Thursday, September 24, 2009

Again, Why I Don't Like the Term "Settlers"

The word to describe Jews living in Yesha, that is, Judea and Samaria, is revenant. Someone who returns after a long absence to his ancestral homeland.

Not "settler".

In a review in the Times Literary Supplement of James Belich's "REPLENISHING THE EARTH: The settler revolution and the rise of the Anglo-world", we read this:

...recent chroniclers and analysts of the Anglo-Americanization of the world in the nineteenth and twentieth centuries, the filters used have been those that show up the “imperialism” of the process...

...Belich’s approach brings out two further features...First, “settlerism” was transnational, in several senses, quite apart from the obvious one that it pushed beyond national frontiers. Other peoples did it besides Britons...

The second is that this kind of colonization was not necessarily a case of the centre “exploiting” the periphery. Settlers positively sought out “oldland” goods and capital rather than having them forced on them. They arguably gained more from the exchange than the metropoles did. At the very worst, “exploitation was mutual”. The cultural ties between them were also voluntary. It was the Australians who wanted to retain their British identity, rather than its being forced on them, and Britain which eventually cut the tie between them...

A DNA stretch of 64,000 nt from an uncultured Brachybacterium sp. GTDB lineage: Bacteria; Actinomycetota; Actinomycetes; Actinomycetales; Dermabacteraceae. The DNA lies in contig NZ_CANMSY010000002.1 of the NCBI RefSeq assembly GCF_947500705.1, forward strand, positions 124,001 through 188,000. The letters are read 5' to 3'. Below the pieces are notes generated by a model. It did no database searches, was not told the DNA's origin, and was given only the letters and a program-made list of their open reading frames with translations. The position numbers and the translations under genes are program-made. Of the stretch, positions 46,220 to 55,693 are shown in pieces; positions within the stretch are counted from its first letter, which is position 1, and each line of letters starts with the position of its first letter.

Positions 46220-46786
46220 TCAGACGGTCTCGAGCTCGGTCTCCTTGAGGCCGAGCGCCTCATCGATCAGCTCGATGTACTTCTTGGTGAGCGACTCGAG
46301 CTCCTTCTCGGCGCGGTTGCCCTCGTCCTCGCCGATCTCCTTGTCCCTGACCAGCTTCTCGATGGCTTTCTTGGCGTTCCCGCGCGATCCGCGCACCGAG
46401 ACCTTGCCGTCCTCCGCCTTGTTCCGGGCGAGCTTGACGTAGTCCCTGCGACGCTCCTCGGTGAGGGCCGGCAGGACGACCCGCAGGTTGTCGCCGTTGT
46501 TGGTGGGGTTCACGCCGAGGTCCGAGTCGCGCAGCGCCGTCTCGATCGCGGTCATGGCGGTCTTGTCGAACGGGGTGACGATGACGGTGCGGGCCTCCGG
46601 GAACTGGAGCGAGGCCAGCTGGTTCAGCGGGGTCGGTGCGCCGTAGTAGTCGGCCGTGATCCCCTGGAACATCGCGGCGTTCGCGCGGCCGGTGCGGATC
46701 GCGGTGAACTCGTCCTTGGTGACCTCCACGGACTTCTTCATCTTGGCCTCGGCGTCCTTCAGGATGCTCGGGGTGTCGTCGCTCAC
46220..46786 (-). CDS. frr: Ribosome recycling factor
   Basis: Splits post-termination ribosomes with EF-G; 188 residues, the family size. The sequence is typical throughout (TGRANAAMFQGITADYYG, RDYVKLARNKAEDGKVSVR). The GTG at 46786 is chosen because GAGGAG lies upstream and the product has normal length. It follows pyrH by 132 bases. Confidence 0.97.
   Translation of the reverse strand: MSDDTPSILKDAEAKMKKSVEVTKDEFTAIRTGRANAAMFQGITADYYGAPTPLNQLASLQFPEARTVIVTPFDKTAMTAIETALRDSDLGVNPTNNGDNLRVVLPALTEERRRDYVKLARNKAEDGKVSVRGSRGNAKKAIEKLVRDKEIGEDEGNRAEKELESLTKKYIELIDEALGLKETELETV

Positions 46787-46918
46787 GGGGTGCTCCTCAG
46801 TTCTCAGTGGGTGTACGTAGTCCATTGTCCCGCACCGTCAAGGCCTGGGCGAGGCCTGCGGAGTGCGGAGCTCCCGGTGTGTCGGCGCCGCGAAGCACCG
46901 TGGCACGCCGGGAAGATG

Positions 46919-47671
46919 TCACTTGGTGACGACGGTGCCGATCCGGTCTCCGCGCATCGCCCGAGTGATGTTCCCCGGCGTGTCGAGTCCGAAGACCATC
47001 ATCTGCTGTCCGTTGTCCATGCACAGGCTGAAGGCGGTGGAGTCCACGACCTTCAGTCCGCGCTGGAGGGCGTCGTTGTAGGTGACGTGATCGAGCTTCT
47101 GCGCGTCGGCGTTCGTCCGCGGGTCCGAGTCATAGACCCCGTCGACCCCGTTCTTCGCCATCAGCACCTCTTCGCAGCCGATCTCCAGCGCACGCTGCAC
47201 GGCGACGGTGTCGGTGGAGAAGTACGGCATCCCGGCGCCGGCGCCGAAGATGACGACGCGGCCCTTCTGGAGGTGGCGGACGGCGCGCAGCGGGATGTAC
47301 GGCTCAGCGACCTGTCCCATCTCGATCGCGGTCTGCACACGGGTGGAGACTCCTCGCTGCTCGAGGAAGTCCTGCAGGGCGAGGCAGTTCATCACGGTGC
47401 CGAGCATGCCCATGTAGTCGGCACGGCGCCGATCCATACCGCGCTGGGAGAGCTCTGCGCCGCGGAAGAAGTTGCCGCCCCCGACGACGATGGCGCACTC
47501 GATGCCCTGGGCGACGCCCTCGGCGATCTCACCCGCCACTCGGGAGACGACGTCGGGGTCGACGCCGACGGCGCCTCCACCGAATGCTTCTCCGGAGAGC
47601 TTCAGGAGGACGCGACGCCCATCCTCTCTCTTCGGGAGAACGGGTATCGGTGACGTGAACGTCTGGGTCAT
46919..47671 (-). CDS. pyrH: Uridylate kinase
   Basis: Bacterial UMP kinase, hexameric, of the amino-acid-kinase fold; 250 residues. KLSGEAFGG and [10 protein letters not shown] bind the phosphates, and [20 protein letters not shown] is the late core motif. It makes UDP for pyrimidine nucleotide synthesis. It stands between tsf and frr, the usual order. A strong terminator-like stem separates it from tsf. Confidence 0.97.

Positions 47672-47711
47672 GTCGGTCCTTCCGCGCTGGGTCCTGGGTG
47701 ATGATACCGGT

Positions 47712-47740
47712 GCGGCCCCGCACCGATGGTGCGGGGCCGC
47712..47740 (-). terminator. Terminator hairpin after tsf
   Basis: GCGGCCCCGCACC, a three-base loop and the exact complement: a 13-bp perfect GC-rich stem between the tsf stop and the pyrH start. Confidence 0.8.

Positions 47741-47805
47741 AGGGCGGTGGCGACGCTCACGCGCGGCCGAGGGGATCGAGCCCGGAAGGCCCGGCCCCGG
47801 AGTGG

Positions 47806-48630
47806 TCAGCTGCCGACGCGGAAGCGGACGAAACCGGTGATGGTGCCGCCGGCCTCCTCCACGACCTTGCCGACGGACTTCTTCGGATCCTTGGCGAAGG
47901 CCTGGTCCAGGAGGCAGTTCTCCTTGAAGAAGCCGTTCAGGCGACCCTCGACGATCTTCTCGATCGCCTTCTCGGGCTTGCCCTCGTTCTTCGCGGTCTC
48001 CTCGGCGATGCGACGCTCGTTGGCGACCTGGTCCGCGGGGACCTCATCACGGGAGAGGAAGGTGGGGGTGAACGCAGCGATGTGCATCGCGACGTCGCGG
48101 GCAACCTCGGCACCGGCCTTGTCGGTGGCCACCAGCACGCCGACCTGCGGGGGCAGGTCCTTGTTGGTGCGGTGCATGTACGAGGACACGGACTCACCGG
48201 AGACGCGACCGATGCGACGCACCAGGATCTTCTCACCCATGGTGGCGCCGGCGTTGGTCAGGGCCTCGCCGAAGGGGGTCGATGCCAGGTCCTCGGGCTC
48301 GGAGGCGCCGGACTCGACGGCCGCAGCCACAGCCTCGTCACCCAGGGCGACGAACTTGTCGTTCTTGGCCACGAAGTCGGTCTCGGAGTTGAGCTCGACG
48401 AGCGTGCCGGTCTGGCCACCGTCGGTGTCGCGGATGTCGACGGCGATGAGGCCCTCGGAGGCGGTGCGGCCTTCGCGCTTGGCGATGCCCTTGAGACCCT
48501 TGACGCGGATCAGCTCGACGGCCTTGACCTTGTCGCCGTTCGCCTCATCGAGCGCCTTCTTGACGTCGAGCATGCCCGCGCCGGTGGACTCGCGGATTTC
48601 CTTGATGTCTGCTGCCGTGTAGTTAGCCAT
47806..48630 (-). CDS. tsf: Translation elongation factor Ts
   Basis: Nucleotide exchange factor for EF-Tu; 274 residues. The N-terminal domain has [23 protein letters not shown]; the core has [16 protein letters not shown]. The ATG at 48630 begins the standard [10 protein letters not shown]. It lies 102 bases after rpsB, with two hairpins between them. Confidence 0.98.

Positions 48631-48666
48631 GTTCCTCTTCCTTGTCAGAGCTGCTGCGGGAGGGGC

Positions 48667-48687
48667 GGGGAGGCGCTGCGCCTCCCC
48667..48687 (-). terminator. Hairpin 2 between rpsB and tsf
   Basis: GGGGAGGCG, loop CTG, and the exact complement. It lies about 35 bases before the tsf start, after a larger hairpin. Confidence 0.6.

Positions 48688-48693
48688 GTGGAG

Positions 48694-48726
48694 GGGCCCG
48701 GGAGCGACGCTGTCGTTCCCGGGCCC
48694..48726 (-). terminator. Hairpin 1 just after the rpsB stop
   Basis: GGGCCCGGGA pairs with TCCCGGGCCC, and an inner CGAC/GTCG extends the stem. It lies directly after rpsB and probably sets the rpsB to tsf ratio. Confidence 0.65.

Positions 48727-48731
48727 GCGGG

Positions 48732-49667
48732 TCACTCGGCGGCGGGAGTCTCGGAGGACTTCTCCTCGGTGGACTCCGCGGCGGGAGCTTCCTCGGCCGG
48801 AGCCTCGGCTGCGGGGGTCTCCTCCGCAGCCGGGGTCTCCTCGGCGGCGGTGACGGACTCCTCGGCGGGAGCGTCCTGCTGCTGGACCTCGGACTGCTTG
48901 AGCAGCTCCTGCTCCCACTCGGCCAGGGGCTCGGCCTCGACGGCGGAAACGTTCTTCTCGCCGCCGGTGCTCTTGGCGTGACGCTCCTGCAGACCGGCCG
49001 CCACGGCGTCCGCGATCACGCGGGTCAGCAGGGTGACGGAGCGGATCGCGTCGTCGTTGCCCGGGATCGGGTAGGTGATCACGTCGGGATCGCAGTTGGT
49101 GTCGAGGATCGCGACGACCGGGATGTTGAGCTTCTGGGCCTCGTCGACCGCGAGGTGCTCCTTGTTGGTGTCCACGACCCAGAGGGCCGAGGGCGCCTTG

Belich’s own analysis of “Anglo” settlerism in the nineteenth and twentieth centuries will be the most contentious section of this book. He is insistent that neither Britain’s early start (which in fact was quite late), nor her institutions, nor any particular virtues or other qualities of the “Anglos”, had much to do with it. Instead he relies on a strict typology of what he takes to be its different stages: “incremental”, “explosive”, “recolonisation”, and “decolonisation”, of which the middle two are further subdivided into “boom”, “bust” (the second) and “export rescue” (the third), which apparently operated in virtually every successful case of “Anglo” settlerism in this period...What he is describing here, surely, are the normal travails of free market capitalism as socialists see them, anywhere, including in metropoles (today, for example), but exaggerated in settler contexts because they were so free...

All this comes from uncoupling “settlerism” from “imperialism” (or from other sorts of imperialism: it depends on your definition), which is the most valuable insight of this book. One effect of it is to free the former from some of the stigmas attaching to the latter; but then, settlerism had quite enough stigmas of its own. Belich deals with most of them, and one in particular: the injury (to put it mildly) done to most of the indigenous races that stood in the settlers’ path...


Settlers went to places that were foreign to them, that were strange, that didn't belong to them.

We Jews came home, to the landscapes of our history, where we developed as a people, where our religion was fashioned, where our kings and prophets and priests acted and spoke, where our language and literature flowered.

No imperialists we; no exploiters; no strangers.

We live in the Land of Israel, in Judea, in Samaria, in its hills, and plains and along its shores.

We are revenants.

3 comments:

BuJ said...

I agree.

Using the word "settler" is as bad to returning Jews as the word "native" is to the Palestinians living in Palestine.

Anonymous said...

Lovely Yisrael - you put it very poetically - Michael

YMedad said...

thanks.